As Incumbents, Rhode Island Candidates Run for Congress Langevin Will Not Run for Re-Election |Viral Updates!
Following the announcement that long-term Congressman Jim Langevin (D-RI) will not run for re-election in the 2022 midterm elections, several candidates have entered the race for Rhode Island’s second congressional district, which includes parts of western Rhode Island and Providence.
Democrats Seth Magaziner ’06, Omar Bah, and Ed Pacheco all declared candidacies in the days following Langevin’s announcement on January 19. Republican Robert Lancia is running in the Republican primary against State Senator Jessica de la Cruz.
The three Democratic candidates framed the race as part of a critical fight for democracy across the country in press releases and communications with The Herald, citing recent events such as former President Donald Trump’s attempts to overturn the 2020 election, the Jan. 6 insurgency at the U.S. Capitol, and current Republican efforts in states across the country to make voting requirements more restrictive.
“I believe the most sacred battle of our generation is in Washington,” Magaziner, Rhode Island’s current general treasurer, wrote in an email to The Herald. Following Langevin’s announcement, Magaziner suspended his bid for governor in order to declare his candidacy for the second district seat.
“It is critical that we keep this seat blue and that Rhode Island does its part to prevent national Republicans… from undermining democracy and rolling back progress,” he wrote.
Other candidates emphasize the importance of preserving democracy in the same way. “We live in a very dangerous time,” Bah told The Herald in an interview. According to the center’s website, Bah is the founder of the Refugee Dream Center, a nonprofit organization that provides extensive aid and services to refugees in the Ocean State. Bah, who fled repression and torture as a journalist in The Gambia before coming to Rhode Island, is also a member of the Watson Institute’s Center for Human Rights and Humanitarian Studies’ advisory board.
“We can’t be blind to the fact that democracy is under attack,” Bah said. “I have witnessed the dangers of dictatorships… and what they can do to a nation’s and its people’s very existence. And because I’ve done it before, I’ll fight to protect this country’s democracy.”
Pacheco, a former member of the Rhode Island House of Representatives and former chairman of the Rhode Island Democratic Party, told The Herald that the first few weeks of the race were “kind of a blur.”
“Everyone, including myself, was taken aback by Congressman Langevin’s announcement,” he said.
Republican candidate Robert Lancia, a former state House member, agreed, writing in an email to The Herald that “Jim Langevin’s retirement announcement came as a shock not only to myself, as his only competitor at the time, but also to the entire state of Rhode Island.”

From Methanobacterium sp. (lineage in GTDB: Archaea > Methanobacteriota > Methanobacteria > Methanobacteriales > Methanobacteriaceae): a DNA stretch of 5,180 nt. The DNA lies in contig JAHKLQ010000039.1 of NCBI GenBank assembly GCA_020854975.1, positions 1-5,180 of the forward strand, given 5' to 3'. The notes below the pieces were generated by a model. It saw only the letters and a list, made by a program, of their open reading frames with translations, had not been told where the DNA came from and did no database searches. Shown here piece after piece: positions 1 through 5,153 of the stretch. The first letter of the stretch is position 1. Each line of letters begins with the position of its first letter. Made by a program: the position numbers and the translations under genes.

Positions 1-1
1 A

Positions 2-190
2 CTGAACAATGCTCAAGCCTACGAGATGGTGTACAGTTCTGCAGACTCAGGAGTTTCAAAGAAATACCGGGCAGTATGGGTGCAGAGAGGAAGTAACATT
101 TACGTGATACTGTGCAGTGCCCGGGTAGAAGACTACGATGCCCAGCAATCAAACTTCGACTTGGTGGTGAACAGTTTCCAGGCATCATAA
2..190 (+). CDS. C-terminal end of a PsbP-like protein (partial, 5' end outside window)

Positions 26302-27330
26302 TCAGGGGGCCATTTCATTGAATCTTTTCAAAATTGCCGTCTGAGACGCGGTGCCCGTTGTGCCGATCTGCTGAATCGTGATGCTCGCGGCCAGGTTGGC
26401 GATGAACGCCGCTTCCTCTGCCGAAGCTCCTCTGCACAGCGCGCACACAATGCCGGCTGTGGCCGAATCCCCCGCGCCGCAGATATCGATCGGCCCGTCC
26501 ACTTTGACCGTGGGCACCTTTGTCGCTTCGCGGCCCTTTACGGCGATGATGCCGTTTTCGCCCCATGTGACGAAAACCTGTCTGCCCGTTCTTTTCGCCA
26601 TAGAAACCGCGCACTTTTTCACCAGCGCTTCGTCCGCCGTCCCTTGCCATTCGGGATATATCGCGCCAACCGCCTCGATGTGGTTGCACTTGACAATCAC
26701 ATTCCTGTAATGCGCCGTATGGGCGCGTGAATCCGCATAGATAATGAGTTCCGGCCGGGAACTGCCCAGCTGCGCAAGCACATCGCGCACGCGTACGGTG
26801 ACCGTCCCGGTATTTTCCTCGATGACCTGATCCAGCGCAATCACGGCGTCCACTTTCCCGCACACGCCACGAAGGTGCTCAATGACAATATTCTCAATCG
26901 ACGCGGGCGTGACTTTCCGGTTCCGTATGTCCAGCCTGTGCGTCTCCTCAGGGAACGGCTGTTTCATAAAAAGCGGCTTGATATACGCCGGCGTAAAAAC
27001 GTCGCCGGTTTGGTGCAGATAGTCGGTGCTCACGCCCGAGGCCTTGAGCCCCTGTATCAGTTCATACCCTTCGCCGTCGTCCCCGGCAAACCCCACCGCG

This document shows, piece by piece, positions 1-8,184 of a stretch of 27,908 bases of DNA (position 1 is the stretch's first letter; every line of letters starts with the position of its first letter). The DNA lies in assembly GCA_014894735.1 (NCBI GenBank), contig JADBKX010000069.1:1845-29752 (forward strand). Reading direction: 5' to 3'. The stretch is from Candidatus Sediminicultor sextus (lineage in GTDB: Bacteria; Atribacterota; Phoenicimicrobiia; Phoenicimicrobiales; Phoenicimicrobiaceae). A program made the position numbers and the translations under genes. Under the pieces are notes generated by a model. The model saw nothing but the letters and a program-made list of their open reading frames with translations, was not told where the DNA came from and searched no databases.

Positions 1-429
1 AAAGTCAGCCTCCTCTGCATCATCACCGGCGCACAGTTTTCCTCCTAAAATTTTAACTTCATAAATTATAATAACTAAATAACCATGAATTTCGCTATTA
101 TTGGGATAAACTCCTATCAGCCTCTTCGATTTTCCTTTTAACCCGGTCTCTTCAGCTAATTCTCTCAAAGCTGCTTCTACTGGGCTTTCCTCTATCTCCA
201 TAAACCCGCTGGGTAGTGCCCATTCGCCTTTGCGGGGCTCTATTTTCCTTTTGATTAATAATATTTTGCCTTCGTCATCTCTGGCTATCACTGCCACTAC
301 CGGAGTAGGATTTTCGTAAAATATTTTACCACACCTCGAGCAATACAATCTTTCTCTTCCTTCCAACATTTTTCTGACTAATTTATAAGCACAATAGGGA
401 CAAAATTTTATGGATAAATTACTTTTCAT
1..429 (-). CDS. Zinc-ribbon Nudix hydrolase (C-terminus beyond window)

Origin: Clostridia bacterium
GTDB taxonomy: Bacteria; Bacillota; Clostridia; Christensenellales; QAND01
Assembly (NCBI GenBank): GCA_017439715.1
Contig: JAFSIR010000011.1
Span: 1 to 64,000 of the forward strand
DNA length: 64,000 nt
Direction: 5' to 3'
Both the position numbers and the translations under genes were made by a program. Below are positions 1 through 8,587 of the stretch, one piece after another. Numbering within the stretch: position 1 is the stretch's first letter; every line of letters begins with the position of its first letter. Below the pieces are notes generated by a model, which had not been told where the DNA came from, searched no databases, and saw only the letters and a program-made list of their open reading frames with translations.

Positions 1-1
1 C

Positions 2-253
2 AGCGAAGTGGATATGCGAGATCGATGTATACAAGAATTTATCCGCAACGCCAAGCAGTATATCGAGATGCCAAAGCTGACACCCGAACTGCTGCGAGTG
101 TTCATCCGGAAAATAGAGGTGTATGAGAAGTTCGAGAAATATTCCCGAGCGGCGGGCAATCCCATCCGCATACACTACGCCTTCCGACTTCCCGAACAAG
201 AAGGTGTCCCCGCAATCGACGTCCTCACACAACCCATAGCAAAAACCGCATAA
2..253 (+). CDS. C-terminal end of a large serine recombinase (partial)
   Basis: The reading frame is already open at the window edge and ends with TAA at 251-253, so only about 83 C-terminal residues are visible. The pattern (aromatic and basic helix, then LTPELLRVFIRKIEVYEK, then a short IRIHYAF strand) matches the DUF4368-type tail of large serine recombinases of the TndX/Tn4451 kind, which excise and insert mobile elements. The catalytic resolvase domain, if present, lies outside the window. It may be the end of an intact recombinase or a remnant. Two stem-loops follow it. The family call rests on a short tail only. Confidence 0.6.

De la Cruz did not respond to The Herald’s multiple requests for comment.
Education was mentioned by all four candidates interviewed by The Herald as one of their top policy priorities.
“Education is a right for all Americans, and… all Americans, regardless of zip code, deserve access to high-quality education,” Pacheco said. As key policy measures that could help improve the state’s education system, he emphasized the importance of ensuring universal access to pre-kindergarten education, expanding access to postsecondary and trade education, and forgiving student loans. “In this country, we need to have a serious conversation about the crushing financial debt that is being placed on younger generations,” he said.
Magaziner also emphasized the importance of universal pre-kindergarten and increased access to higher education, whereas Bah cited overcrowding and underfunding in Providence Public Schools while advocating for improvements to public K-12 education.
Lancia’s education policy goals have recently echoed Republican party values regarding educational curricula. “We must protect our children at all costs,” he said in an email to The Herald, adding that he believes in “parents’ right to have their children educated in relation to their religious and/or political views.”
“With an overwhelming majority of property taxes going to the public education system, (parents’) taxes come with opinions, and their voices must be heard,” he wrote.
Lancia wrote in response to his Democratic opponents’ promises to act on a federal level to protect voting rights, “simply put, we should not be federalizing elections.”
“While Democrats like Nancy Pelosi and Jim Langevin have supported this federal takeover of elections,” he wrote, “even members of their own party have dismissed the efforts,” referring to conservative Democratic senators Joe Manchin (D-WV) and Kyrsten Sinema (D-AZ).
“I was raised by a single mother who taught me the value of a good education and hard work,” Pacheco, who grew up in Burrillville, said. He cited his family’s receipt of food stamps and federal housing assistance as reasons for his dedication to education and support for working families.
Meanwhile, Bah stated that his own experiences as a refugee, as well as his work at the Refugee Dream Center assisting other refugees, have given him a better understanding of the challenges that working-class Americans face.
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